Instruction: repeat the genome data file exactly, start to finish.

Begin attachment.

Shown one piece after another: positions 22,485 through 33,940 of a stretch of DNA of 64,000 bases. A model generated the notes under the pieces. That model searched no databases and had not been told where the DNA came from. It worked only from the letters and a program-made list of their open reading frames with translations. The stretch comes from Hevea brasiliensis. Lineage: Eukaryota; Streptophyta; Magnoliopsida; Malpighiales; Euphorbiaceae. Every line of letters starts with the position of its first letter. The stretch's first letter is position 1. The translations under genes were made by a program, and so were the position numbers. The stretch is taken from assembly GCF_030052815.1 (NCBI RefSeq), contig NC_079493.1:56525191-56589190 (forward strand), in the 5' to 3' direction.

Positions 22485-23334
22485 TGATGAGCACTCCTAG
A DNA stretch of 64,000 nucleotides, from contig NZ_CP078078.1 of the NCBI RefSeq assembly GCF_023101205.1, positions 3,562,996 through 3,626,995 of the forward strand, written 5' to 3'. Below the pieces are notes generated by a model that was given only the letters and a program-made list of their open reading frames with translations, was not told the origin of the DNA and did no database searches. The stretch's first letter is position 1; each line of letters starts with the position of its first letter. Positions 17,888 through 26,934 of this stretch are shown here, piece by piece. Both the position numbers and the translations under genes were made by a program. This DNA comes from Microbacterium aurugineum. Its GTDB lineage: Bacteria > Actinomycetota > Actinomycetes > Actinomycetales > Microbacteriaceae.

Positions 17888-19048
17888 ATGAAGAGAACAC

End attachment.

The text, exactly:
Shown one piece after another: positions 22,485 through 33,940 of a stretch of DNA of 64,000 bases. A model generated the notes under the pieces. That model searched no databases and had not been told where the DNA came from. It worked only from the letters and a program-made list of their open reading frames with translations. The stretch comes from Hevea brasiliensis. Lineage: Eukaryota; Streptophyta; Magnoliopsida; Malpighiales; Euphorbiaceae. Every line of letters starts with the position of its first letter. The stretch's first letter is position 1. The translations under genes were made by a program, and so were the position numbers. The stretch is taken from assembly GCF_030052815.1 (NCBI RefSeq), contig NC_079493.1:56525191-56589190 (forward strand), in the 5' to 3' direction.

Positions 22485-23334
22485 TGATGAGCACTCCTAG
A DNA stretch of 64,000 nucleotides, from contig NZ_CP078078.1 of the NCBI RefSeq assembly GCF_023101205.1, positions 3,562,996 through 3,626,995 of the forward strand, written 5' to 3'. Below the pieces are notes generated by a model that was given only the letters and a program-made list of their open reading frames with translations, was not told the origin of the DNA and did no database searches. The stretch's first letter is position 1; each line of letters starts with the position of its first letter. Positions 17,888 through 26,934 of this stretch are shown here, piece by piece. Both the position numbers and the translations under genes were made by a program. This DNA comes from Microbacterium aurugineum. Its GTDB lineage: Bacteria > Actinomycetota > Actinomycetes > Actinomycetales > Microbacteriaceae.

Positions 17888-19048
17888 ATGAAGAGAACAC